Scott_Abrams t1_j1idrmr wrote

Very marginally, but yes, experiments have proven that time dilation is real, and appreciable, even at the level of Earth's satellites. Satellites and the ISS are affected by time dilation due to both general relativity (gravity) and special relativity (their velocity while orbiting Earth). The exact dilation is marginal, on the scale of microseconds per day, but is important to adjust for in systems such as our GPS navigation system, without which the accuracy of the system would be entirely worthless.


Scott_Abrams t1_j169zsw wrote

Differential density. Your cavities (such as your lungs) and the gasses within get compressed when the shock wave hits and your tissues rupture when the pressure is transmitted through the water and through your body. Differential density is also the reason why things like shaped charges kill everyone inside a tank (using a shaped charge, a high explosive generates a shock wave which penetrates the armor of the tank via the Munroe effect, the energy of which is transferred to anything inside it as the pressure of the shock wave compresses and destroys your tissues) even if the tank armor remains intact (no or incomplete penetration).


Scott_Abrams t1_j12scj2 wrote

The reason why you need a similar density to water is because of differential density. With a similar density, forces will be exerted roughly equally but when there are non-uniform densities, those effects can be felt. Why does oil float on top of water? Because of the difference in density and the application of buoyant force. Oil is less dense than water and so it floats to the top. But what happens when a person has a different density than the fluid both inside (the cavities) and out? Imagine for a moment if your fluid density is more dense (you "sink") and if your fluid density is less dense (you "float") relative to the fluid immersing you. Higher/lower density doesn't really matter as the only thing that really changes is the direction you go in but regardless, you'll feel the sum total of all the different forces on your body, all at the same time, as your body tries desperately to resist the laws of physics and fails.

Humans are largely composed of fluid. Yes, the fluid is tucked away by membranes (cells) and we think of ourselves as solid, but we are still almost 60% water. Do you know how we use centrifugal force to separate red blood cells from the rest of the plasma? Same concept, differential density, only now the fluids and precipitates that comprise your being are being separated by ascending/descending density.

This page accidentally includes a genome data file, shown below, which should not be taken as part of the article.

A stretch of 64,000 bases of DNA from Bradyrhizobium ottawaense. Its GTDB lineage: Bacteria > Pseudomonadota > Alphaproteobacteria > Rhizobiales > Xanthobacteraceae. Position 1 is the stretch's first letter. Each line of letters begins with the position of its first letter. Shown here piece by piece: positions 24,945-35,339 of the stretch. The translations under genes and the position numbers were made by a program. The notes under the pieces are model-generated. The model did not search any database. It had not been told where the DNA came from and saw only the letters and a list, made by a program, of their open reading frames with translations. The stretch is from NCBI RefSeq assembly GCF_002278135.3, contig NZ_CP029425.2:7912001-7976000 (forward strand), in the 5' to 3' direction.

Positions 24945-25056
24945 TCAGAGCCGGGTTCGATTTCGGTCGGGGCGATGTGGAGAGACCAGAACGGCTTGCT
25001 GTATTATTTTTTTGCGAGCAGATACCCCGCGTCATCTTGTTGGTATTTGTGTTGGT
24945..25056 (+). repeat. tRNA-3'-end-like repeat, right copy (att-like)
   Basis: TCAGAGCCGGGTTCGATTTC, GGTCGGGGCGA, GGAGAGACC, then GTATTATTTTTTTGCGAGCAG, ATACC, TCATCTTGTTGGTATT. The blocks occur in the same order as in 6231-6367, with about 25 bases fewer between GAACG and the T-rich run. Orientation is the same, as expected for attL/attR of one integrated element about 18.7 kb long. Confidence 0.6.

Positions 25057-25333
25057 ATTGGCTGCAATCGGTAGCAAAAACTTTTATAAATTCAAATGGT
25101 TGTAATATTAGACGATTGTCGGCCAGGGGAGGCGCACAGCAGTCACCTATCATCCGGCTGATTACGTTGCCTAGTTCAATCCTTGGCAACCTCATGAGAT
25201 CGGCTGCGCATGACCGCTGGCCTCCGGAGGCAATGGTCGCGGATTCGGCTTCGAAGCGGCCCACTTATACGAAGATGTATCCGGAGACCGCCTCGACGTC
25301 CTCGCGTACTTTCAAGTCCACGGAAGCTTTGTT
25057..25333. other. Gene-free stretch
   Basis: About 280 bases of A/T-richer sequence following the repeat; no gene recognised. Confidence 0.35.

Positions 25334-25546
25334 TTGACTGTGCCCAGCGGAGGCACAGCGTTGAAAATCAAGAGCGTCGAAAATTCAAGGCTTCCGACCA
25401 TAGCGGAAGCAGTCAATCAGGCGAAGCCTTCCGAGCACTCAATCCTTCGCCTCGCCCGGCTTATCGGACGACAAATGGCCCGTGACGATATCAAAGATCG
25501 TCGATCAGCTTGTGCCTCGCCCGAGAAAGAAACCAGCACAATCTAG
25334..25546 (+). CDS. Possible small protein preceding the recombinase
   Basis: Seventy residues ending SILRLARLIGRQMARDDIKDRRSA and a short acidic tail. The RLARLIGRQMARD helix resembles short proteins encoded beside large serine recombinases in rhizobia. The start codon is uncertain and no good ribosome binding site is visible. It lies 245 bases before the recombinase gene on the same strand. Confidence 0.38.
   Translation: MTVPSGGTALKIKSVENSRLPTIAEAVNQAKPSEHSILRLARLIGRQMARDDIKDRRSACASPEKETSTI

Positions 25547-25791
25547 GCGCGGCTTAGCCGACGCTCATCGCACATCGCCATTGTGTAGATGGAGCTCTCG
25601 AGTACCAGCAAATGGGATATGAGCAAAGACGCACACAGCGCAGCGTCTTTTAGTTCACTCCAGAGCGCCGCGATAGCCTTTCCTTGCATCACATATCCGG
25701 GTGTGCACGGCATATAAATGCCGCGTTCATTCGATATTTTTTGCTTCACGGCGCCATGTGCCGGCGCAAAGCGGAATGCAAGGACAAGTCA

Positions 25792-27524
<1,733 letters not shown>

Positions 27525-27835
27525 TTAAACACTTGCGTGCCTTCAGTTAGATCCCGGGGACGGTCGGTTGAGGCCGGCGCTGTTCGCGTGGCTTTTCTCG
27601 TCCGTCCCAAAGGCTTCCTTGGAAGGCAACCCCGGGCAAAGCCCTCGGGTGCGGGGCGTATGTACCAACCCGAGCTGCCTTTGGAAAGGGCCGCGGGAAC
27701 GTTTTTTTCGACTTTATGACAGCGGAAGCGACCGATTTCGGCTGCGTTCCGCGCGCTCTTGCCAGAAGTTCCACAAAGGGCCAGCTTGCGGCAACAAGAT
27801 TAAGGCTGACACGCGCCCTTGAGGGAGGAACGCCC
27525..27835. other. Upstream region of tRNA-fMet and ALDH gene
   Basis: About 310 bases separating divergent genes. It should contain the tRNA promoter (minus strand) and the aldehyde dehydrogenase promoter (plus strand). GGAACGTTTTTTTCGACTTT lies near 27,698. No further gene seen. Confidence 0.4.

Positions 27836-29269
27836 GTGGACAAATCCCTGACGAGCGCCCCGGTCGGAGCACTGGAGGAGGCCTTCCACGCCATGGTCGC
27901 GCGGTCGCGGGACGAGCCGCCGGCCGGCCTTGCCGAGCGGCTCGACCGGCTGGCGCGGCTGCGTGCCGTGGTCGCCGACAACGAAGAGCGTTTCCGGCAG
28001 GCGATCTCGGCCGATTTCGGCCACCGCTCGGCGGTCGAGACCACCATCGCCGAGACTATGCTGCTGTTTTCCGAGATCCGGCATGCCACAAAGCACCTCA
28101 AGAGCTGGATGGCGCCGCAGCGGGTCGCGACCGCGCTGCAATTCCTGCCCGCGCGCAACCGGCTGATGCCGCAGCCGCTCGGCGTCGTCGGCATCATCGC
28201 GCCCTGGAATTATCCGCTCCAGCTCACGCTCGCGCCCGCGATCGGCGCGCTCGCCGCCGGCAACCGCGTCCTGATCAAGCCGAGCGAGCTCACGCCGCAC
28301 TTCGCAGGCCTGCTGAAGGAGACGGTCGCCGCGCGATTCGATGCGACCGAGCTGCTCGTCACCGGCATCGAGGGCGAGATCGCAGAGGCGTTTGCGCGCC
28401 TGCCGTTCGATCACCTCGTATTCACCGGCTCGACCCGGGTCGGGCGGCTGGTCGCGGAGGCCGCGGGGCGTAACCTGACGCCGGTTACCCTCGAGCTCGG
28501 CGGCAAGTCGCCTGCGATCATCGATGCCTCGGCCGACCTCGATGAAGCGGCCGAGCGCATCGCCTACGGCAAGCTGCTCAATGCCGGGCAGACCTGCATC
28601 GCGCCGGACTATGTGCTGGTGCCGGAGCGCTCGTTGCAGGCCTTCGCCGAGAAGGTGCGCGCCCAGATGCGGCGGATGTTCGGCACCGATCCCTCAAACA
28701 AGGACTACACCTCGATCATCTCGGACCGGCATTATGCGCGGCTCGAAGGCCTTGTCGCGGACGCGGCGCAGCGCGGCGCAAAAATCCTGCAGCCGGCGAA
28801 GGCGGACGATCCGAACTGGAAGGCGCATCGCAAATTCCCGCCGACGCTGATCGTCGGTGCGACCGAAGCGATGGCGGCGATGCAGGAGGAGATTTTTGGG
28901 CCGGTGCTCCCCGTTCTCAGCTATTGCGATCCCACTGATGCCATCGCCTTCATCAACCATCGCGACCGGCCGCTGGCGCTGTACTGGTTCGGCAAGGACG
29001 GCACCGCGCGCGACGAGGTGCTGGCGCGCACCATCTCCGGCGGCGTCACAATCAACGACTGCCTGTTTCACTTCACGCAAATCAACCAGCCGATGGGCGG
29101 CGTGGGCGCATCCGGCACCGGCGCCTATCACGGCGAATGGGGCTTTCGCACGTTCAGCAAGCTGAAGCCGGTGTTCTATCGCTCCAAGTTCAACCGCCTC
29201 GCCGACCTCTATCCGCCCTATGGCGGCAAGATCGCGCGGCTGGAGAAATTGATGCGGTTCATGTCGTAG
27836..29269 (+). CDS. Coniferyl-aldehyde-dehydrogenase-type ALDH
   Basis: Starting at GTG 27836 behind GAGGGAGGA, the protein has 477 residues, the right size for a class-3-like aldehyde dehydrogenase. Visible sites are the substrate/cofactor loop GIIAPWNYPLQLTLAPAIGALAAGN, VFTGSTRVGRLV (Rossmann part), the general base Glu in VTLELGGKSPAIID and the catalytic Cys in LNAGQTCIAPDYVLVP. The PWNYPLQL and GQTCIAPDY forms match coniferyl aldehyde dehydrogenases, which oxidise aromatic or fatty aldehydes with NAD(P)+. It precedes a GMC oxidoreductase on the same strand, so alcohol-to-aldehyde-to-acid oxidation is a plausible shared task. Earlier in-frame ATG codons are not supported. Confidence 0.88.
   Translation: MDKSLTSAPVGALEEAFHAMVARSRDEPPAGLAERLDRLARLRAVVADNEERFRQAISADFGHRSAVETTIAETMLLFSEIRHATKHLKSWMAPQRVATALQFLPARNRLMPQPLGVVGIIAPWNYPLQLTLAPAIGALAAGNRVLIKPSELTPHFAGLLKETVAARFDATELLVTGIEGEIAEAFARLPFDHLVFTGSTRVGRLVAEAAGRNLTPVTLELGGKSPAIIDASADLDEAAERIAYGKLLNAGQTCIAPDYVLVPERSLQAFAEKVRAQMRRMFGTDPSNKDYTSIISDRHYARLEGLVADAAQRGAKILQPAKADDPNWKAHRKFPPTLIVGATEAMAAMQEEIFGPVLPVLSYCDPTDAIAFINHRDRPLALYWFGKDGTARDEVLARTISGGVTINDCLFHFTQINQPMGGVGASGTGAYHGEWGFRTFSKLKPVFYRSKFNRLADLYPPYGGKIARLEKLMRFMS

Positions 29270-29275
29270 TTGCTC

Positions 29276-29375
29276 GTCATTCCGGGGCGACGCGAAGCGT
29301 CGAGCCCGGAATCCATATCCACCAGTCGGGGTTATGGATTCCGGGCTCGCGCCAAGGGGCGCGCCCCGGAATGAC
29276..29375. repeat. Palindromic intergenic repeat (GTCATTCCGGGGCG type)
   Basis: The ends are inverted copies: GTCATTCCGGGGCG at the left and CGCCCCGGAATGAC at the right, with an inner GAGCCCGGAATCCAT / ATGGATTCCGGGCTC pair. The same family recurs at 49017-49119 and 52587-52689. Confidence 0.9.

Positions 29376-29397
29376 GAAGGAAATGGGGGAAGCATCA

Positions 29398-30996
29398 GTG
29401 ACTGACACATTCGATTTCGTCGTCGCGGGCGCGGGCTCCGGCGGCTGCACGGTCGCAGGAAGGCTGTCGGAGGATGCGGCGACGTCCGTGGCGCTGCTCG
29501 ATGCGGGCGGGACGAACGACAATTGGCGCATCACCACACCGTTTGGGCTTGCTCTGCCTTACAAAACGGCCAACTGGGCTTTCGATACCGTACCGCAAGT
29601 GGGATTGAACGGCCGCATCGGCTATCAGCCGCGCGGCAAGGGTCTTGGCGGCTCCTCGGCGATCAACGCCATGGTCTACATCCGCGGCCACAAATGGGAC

That's why you need a fluid with a similar density as water, because we're made of water and we need to keep that water inside our cells.


Scott_Abrams t1_j11nr91 wrote

Yes. Forces applied to fluids are distributed as omnidirectional pressures as fluids are difficult to compress. Because fluids are difficult to compress, there's no appreciable change in density under high acceleration. This concept has already been applied to high G flight suits, namely the Libelle G suit, which has allowed pilots to remain conscious and functioning during maneuvers as high as 10 G's.

The practical acceleration protection limit via liquid immersion is hypothesized to be approximately 15-20 G's. Beyond that, cavities such as your lungs will collapse, so you'd need to fill your cavities with a human compatible oxygenated immersion fluid which simultaneously has a similar density to water. There is practical upper limit as the differential density of tissues inside the human body will eventually be reached, but hypothetically, if you filled a person with this fluid in all their cavities (lungs, stomach, intestines, etc.), they could survive outrageous amounts of acceleration. Of course, this is all contingent on finding an immersion fluid which is both lung-compatible and has a density similar to water, so it'll probably never happen.


Scott_Abrams t1_j022y7l wrote

What constitutes a disruption? Does it have to exert a secondary tidal effect rivaling Luna, or can any alteration to the current tidal pattern, no matter how marginal, be considered a disruption? Also, how measurable does this effect have to be? Thirdly, does this object have to follow the same trajectory as Luna's natural orbit? Luna's orbit around the Earth is elliptical and not equidistant. At what distance exactly are you referring to?